The Apple Cider Vinegar Experiment {Part 1 – The Set Up}

There have been a lot of questions (in relation to this post on apple cider vinegar & making a mother) about whether store brought apple cider vinegar (ACV) can be used as a medium for the mother of vinegar. To answer this question I have introduced the mother to a jar of store brought ACV to see if 1. a mother will form and, if so, 2. if the mother will continue to grow on only store brought ACV. To compare growth and timelines I have also started a jar with the same amount of mother to apple juice, as well as a jar of only store brought ACV to see if a mother will spontaneously develop.

For the mother I am using Bragg’s ACV with the mother. Each jar (except for the pint of straight ACV) contains either 3 cups of store brought ACV or 3 cups of apple juice plus a generous 1/4 cup of Bragg’s ACV with the mother. My jar of Bragg’s was rather old so the vinegar had more visible mother sediment than a new jar does.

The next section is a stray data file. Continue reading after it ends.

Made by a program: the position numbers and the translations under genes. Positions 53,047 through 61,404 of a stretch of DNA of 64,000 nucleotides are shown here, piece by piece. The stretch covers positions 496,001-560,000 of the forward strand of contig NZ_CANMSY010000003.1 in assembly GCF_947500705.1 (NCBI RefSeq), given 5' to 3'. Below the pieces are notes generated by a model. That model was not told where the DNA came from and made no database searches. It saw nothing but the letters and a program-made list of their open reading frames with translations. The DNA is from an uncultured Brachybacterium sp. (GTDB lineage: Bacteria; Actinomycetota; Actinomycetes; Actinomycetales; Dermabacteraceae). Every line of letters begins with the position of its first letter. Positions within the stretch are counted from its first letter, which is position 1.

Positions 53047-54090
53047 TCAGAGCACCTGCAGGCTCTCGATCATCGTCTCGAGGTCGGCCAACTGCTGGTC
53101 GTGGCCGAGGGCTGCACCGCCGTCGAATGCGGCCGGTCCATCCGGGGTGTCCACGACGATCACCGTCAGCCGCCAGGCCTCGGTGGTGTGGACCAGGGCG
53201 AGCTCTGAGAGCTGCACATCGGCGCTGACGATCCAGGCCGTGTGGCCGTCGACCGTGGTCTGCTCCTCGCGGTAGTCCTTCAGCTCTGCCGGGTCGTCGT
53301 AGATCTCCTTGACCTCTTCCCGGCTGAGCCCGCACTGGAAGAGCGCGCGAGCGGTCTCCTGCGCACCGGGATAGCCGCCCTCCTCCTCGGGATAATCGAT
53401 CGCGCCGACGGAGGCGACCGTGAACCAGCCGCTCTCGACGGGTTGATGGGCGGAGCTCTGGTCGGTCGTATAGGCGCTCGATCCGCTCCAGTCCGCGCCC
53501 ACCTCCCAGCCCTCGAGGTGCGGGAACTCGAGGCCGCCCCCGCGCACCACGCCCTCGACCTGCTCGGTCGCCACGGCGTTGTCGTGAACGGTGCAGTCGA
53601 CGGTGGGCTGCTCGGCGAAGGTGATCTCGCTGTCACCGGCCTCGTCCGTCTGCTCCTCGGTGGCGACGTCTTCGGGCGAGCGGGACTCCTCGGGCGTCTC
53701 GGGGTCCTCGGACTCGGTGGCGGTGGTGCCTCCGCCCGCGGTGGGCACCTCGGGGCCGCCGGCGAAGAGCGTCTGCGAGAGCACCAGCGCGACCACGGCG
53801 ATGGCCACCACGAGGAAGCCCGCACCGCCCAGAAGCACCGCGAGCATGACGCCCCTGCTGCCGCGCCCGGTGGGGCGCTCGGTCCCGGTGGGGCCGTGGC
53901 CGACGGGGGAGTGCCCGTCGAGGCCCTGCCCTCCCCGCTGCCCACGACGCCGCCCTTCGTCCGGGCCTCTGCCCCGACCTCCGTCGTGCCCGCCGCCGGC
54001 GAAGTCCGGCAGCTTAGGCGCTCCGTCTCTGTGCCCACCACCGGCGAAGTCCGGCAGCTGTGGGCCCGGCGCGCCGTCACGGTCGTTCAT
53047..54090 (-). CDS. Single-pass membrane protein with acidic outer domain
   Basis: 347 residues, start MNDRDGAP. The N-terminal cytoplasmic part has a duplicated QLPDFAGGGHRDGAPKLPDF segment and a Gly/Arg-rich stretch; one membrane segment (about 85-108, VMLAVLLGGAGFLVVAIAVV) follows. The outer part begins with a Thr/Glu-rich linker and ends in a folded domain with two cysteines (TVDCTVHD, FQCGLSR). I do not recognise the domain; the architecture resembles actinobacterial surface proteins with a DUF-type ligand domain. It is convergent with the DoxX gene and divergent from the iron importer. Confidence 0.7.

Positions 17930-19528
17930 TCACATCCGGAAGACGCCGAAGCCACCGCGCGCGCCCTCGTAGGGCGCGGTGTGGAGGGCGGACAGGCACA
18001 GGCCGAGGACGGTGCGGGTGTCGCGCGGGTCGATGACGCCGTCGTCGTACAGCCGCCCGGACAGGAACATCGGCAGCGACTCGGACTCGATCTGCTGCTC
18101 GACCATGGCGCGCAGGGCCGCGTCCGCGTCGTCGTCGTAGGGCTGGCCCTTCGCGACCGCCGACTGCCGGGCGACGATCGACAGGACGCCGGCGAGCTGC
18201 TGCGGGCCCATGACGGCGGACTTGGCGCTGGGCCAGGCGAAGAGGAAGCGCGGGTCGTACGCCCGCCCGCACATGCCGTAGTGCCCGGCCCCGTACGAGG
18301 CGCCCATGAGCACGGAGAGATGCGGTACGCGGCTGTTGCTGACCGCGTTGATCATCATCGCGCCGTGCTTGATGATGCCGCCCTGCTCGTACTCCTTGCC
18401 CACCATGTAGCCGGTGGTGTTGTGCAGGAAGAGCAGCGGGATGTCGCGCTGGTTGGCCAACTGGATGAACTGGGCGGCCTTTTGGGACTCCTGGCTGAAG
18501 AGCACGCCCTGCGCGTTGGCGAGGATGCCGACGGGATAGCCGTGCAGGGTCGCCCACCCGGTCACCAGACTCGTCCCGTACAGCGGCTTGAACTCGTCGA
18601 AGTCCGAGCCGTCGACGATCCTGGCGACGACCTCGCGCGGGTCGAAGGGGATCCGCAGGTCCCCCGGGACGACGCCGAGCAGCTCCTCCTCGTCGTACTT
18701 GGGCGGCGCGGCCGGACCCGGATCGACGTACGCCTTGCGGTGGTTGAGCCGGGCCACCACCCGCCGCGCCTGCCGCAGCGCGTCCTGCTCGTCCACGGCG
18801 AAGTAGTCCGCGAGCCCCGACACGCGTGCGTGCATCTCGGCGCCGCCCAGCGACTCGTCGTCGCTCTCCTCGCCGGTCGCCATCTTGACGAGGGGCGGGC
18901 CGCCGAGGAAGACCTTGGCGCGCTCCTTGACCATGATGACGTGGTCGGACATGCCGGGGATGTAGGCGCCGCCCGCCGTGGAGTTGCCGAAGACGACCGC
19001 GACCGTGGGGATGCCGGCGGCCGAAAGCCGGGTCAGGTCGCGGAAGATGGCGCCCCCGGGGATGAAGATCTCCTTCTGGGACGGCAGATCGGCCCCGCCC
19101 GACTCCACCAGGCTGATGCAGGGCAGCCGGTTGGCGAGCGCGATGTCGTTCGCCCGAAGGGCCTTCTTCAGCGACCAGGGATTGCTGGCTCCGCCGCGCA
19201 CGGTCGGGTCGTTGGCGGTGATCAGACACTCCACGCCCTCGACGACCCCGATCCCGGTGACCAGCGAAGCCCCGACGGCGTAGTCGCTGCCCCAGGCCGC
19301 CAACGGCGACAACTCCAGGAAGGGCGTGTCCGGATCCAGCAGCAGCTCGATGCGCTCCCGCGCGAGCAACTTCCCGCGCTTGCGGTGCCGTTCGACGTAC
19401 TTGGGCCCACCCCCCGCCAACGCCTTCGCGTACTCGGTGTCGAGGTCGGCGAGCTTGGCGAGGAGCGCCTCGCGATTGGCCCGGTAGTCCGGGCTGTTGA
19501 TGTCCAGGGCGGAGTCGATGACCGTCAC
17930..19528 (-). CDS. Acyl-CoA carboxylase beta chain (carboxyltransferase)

The jars, labeled and color coded. Red is ACV plus the mother, blue is apple juice plus the mother and green is straight ACV. These were all started on March 1st. My house is rather cool so things may take a while.

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The only development so far is a slight cloudiness from the jar of Braggs.

DSCN5732Updates to come as they develop.

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Dairy Kefir In The Winter Kitchen {plus NT recipe}

During the summer I keep a jar of dairy kefir out on the counter. I use it freely and top it off daily – with summers abundent milk supply. Now that winter is here I find our dairy kefir usage has plummeted. It’s just too cold to mix up a frosty smoothie and, not in the least, our milk supply has dried up. Yet, kefir grains need to be fed regularly. So how does dairy kefir fit into my winter kitchen?